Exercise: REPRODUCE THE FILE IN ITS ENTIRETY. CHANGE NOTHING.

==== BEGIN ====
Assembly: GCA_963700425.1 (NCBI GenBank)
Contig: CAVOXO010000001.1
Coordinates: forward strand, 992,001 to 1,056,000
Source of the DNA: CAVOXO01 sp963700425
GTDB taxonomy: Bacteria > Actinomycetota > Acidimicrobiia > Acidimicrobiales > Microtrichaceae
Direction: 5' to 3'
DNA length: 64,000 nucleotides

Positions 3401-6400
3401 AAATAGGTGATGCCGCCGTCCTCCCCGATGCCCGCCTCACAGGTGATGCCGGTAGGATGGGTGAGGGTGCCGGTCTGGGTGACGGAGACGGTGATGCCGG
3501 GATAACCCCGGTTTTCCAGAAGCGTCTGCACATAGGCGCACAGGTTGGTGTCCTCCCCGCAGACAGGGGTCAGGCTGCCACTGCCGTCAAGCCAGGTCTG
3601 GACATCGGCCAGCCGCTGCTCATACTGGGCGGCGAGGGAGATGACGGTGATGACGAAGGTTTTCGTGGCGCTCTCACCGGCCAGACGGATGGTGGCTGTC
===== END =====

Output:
Assembly: GCA_963700425.1 (NCBI GenBank)
Contig: CAVOXO010000001.1
Coordinates: forward strand, 992,001 to 1,056,000
Source of the DNA: CAVOXO01 sp963700425
GTDB taxonomy: Bacteria > Actinomycetota > Acidimicrobiia > Acidimicrobiales > Microtrichaceae
Direction: 5' to 3'
DNA length: 64,000 nucleotides

Positions 3401-6400
3401 AAATAGGTGATGCCGCCGTCCTCCCCGATGCCCGCCTCACAGGTGATGCCGGTAGGATGGGTGAGGGTGCCGGTCTGGGTGACGGAGACGGTGATGCCGG
3501 GATAACCCCGGTTTTCCAGAAGCGTCTGCACATAGGCGCACAGGTTGGTGTCCTCCCCGCAGACAGGGGTCAGGCTGCCACTGCCGTCAAGCCAGGTCTG
3601 GACATCGGCCAGCCGCTGCTCATACTGGGCGGCGAGGGAGATGACGGTGATGACGAAGGTTTTCGTGGCGCTCTCACCGGCCAGACGGATGGTGGCTGTC